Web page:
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It’s Time For Monday Night Football To Embrace The Dennis Miller Era Again

“Even if Barkley was steadfast about not wanting to be a part of the Monday Night Football booth, thinking outside the box and working beyond the confines of unimpeachable expertise is the only way ESPN was ever going to make the broadcast something more than it currently is.”

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Charles Barkley has a way of making news. Is it calculated? Maybe not, but it sure seems like it. I mean, the guy always seems to make sure there is a camera or microphone around whenever he expresses a political opinion, and those opinions are all over the map. Honestly, both sides of the political aisle love half of what Charles Barkley says and would hail him as one of their own if they didn’t absolutely despise the other half of what he says.

So, should we be skeptical when he says that he was offered a role on Monday Night Football? Absolutely not. ESPN has made it clear that they are looking for someone in the booth that would make Monday Night Football appointment television even when they force-feed us a Texans/Jaguars garbage fire.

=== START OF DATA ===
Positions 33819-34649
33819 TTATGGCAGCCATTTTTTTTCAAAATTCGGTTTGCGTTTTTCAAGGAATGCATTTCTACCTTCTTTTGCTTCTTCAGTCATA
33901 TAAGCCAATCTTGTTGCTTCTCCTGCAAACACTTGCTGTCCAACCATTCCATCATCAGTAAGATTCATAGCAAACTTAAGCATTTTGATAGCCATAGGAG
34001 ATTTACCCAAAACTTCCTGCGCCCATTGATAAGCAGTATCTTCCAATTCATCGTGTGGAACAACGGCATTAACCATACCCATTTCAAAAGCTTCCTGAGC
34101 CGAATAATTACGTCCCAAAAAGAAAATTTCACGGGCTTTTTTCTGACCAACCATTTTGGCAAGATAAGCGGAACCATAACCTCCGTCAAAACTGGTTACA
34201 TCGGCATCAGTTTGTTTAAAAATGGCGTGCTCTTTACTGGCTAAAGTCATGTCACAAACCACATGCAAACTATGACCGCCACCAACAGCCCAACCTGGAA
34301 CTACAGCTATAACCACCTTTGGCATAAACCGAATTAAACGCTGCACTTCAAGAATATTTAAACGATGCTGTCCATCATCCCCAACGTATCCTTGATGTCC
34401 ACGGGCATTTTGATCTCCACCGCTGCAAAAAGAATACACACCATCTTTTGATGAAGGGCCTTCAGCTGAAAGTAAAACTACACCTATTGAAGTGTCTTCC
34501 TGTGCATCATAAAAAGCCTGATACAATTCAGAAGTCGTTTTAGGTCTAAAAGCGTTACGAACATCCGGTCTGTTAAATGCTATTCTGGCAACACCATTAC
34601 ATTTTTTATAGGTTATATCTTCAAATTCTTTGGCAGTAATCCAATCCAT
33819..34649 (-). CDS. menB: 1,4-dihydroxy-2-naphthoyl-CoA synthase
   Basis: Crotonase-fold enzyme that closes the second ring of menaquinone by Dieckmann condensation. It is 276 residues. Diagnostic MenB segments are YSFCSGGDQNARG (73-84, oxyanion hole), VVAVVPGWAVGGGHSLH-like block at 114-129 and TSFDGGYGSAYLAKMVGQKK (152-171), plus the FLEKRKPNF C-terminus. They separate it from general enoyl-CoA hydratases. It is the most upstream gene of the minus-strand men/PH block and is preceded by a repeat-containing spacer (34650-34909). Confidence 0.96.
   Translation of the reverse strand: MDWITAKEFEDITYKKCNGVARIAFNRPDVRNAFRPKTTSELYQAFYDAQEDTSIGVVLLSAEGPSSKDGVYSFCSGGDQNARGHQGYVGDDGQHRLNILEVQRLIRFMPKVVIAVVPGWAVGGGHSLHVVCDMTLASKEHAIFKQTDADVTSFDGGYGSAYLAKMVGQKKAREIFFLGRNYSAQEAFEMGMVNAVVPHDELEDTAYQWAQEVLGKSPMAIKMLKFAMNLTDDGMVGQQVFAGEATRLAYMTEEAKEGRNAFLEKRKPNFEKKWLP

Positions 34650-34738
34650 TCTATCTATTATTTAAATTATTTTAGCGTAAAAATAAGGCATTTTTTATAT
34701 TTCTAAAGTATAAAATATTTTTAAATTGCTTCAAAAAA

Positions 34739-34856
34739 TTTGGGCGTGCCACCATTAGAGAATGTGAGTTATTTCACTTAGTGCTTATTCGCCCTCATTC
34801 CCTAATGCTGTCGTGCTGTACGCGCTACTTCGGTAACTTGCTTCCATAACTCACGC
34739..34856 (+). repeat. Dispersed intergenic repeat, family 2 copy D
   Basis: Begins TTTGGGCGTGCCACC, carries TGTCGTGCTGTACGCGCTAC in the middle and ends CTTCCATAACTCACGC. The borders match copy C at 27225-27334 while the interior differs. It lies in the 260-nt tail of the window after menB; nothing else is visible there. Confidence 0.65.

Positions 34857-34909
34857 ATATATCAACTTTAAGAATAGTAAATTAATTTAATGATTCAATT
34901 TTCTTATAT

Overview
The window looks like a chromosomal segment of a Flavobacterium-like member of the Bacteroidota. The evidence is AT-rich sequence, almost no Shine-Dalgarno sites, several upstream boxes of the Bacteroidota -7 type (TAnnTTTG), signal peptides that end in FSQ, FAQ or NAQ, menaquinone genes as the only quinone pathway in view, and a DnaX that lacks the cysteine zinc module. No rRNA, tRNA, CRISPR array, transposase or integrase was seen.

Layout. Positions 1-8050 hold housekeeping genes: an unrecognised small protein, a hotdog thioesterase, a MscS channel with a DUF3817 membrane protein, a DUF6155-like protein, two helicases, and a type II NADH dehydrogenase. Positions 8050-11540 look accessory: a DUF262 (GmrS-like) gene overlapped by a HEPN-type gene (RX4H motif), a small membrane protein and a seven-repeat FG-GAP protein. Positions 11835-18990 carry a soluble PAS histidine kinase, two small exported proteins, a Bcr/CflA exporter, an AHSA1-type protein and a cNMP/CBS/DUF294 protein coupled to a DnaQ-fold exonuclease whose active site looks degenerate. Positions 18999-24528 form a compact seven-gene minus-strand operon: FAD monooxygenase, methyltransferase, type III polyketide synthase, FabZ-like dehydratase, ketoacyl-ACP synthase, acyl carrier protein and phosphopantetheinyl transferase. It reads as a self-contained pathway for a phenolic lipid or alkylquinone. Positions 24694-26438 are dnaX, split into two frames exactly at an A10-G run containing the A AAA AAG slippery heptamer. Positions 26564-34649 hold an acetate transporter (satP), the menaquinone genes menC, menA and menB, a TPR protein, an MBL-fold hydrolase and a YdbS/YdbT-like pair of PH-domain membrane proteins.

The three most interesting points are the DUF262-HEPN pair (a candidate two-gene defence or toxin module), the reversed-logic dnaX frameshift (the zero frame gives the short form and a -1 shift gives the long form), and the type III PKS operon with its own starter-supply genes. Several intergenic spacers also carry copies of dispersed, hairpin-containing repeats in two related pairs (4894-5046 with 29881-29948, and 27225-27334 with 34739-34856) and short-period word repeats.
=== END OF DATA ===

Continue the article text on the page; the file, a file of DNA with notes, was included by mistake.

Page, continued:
What is weird is the way the public first heard about this. We didn’t learn the news through some inside scoop reported by Bryan Curtis or Andrew Marchand. It was a throw away line from an interview Barkley did on the Jim Brockmire Podcast.

Barkley frames this as a dumb idea. How could he be what Monday Night Football is looking for? He never played. He doesn’t spend every Sunday consuming the all-22 from multiple games and the majority of Monday breaking down film.

ESPN already has that presence on Monday Night Football and the network still isn’t satisfied. Say whatever you want about his ability as a broadcaster, Jason Whitten knows football inside and out. Booger McFarland does too. Same with Brian Griese and Louis Riddick. ESPN didn’t call Charles Barkley because it wanted more of the same thing.

You can go back and look through my archives. I am on the record over and over again saying that I don’t think the voices in the booth on Monday Night Football matter to fans nearly as much as ESPN thinks they do. If you like the NFL, you are going to watch at least some of the game each week. The names we heard kicked around, Al Michels, Peyton Manning, and Tony Romo, are interesting to sports fans, but no one else. They aren’t changing your mind about Monday Night Football if the NFL doesn’t mean anything to you.